The elegant fronds of the hard shield-fern are a decorative leaf ornament all year round in sunlit garden areas.
Profile of hard shield-fern:
Scientific name: Polystichum aculeatum
Plant family: wood fern family (Dryopteridaceae)
Other names: prickly shield fern
Planting time: spring
Location: no direct sun to partial shade
Soil quality: sandy to loamy, nutrient rich, humus rich
These information are for temperate climate!
Use in: individual position, group planting, planters, under wood planting, natural garden, rhododendron garden, potted garden, forest garden
Winter hardiness: hardy, USDA Plant Hardiness Zones: 5 (-29 °C / -15 °F)
Bee and insect friendly: No
Plant characteristics and classification of hard shield-fern
Plant order, origin and occurrence of hard shield-fern
The hard shield-fern like the male fern belongs to the family of the wood fern family (Dryopteridaceae) and generally to the true ferns (Polypodiales). In nature it rarely occurs in European ravine forests as well as shady, moist hillside forests up to heights of 2,000 meters (6,500 ft), sometimes it is also found in the Caucasus and parts of the Himalayas.
Characteristics of hard shield-fern
Polystichum aculeatum is a perennial fern with 60 to 100 centimeters (24 to 40 in) long fronds. These grow out of the rhizome in a more or less expanding funnel shape, either upright or arching overhanging. The beige, paper-like chaff scales on the leaf stalks are striking. Growing at the right location, the rhizome slowly spreads in the soil.
The hard shield-fern has long-stemmed, winter-green leaves that have a lancet-shape silhouette. The base is significantly narrowed. The dark green top of the leaves shines noticeable. Each frond is two to three times pinnate and feels quite coarse. The leaflets are oriented towards the tip of the leaf. They sit on the midrib, at most a short stalk can be seen. The lowest leaflet, which points to the tip of the leaf, is significantly larger than the rest. The edges on the leaf margin of the leaflets narrow into a short point.
The spores of Polystichum aculeatum sit in two rows on the underside of the leaf. The spore clusters are covered by round, shield-shaped membranes.
Hard shield-fern – cultivation and care
The hard shield-fern prefers an at least shady to partially shaded place. The higher the humidity and soil moisture, the more sunlight is tolerated.
For good growth of the hard shield-fern, the soil should be at least fresh and have a high humus content. Waterlogging is not tolerated by Polystichum aculeatum.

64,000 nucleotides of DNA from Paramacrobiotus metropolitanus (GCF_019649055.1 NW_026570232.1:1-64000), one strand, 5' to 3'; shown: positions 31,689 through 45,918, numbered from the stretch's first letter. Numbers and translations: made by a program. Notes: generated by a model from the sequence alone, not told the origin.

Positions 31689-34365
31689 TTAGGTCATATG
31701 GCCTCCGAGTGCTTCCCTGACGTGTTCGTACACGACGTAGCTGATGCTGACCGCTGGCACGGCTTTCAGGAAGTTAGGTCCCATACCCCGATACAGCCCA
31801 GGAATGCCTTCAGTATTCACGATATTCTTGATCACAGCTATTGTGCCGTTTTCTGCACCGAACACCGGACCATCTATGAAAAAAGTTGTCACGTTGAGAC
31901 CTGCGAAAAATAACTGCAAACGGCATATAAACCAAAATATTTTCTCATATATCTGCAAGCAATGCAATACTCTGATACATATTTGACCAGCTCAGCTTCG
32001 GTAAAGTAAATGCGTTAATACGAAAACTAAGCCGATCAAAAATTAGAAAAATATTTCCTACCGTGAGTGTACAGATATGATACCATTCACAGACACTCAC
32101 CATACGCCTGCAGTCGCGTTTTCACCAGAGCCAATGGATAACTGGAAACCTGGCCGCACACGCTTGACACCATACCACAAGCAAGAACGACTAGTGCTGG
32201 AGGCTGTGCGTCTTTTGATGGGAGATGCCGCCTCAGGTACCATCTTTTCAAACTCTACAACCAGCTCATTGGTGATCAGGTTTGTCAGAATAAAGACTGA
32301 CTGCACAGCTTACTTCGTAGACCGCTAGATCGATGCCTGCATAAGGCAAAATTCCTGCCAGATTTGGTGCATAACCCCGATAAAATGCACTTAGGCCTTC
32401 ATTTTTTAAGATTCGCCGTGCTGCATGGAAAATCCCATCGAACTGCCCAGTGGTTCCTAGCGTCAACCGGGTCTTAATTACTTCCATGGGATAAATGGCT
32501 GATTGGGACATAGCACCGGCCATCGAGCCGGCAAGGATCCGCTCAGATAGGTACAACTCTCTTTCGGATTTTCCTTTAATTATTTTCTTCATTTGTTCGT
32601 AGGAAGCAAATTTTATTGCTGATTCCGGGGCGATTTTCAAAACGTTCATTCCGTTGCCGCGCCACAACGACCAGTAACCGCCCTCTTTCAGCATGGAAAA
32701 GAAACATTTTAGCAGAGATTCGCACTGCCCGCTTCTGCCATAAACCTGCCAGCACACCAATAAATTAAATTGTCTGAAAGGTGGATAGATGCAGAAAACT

In the case of heavy or sandy soil, plenty of compost and leaf mold is mixed to the soil before planting. The evergreen Polystichum aculeatum is best placed in a sufficiently large planting hole in spring. Then you should water the fern well. Leave enough space so that its fronds come into their own. It should definitely be half a meter (20 in) in diameter.
Propagation by spores should be left to specialists. Propagation by pieces of rhizome is more practical for hobby gardeners. This works best in early spring. For this dig up the plant and divide with a sharp spade, then replant.
Care / Watering / Fertilization
Apart from a dose of compost in the spring, no fertilization is necessary. Since the fronds are evergreen, they are left on the plant in winter. Fall foliage from trees can be left in the bed and serves as a natural humus supply. Polystichum aculeatum is reluctant to transplant. If it is very dry, you should water the hard shield-fern.
The withered fronds can be cut back when the plants starts to sprout in spring. However, it is only a cosmetic measure. If you simply leave the old fronds, they will be covered over by the new green over time and enrich the soil with more humus as they decompose.
Diseases and pests
Like most ferns, the hard shield-fern is robust towards diseases and pests. Even slugs and nudibranchs do not touch the fronds.
The hard shield-fern is hardy down to 5 (-29 °C / -15 °F). There are no special winter measures necessary.
Use in the garden
The hard shield-fern comes into its own as a typical forest plant in a place on the edge of the wood, in a shade bed or in a fern garden. Beautiful garden sights result when the fronds overhang the edge of water or when the fern grows at the foot of a mighty tree trunk. In addition to other ferns and ornamental shrubs, stones or tree trunks can also be combined, and the hard shield-fern goes very well with rhododendrons. Polystichum aculeatum is also attractive in a large container on the terrace, where it gives shaded corners a natural, exotic flair. The fronds are also used in floristry.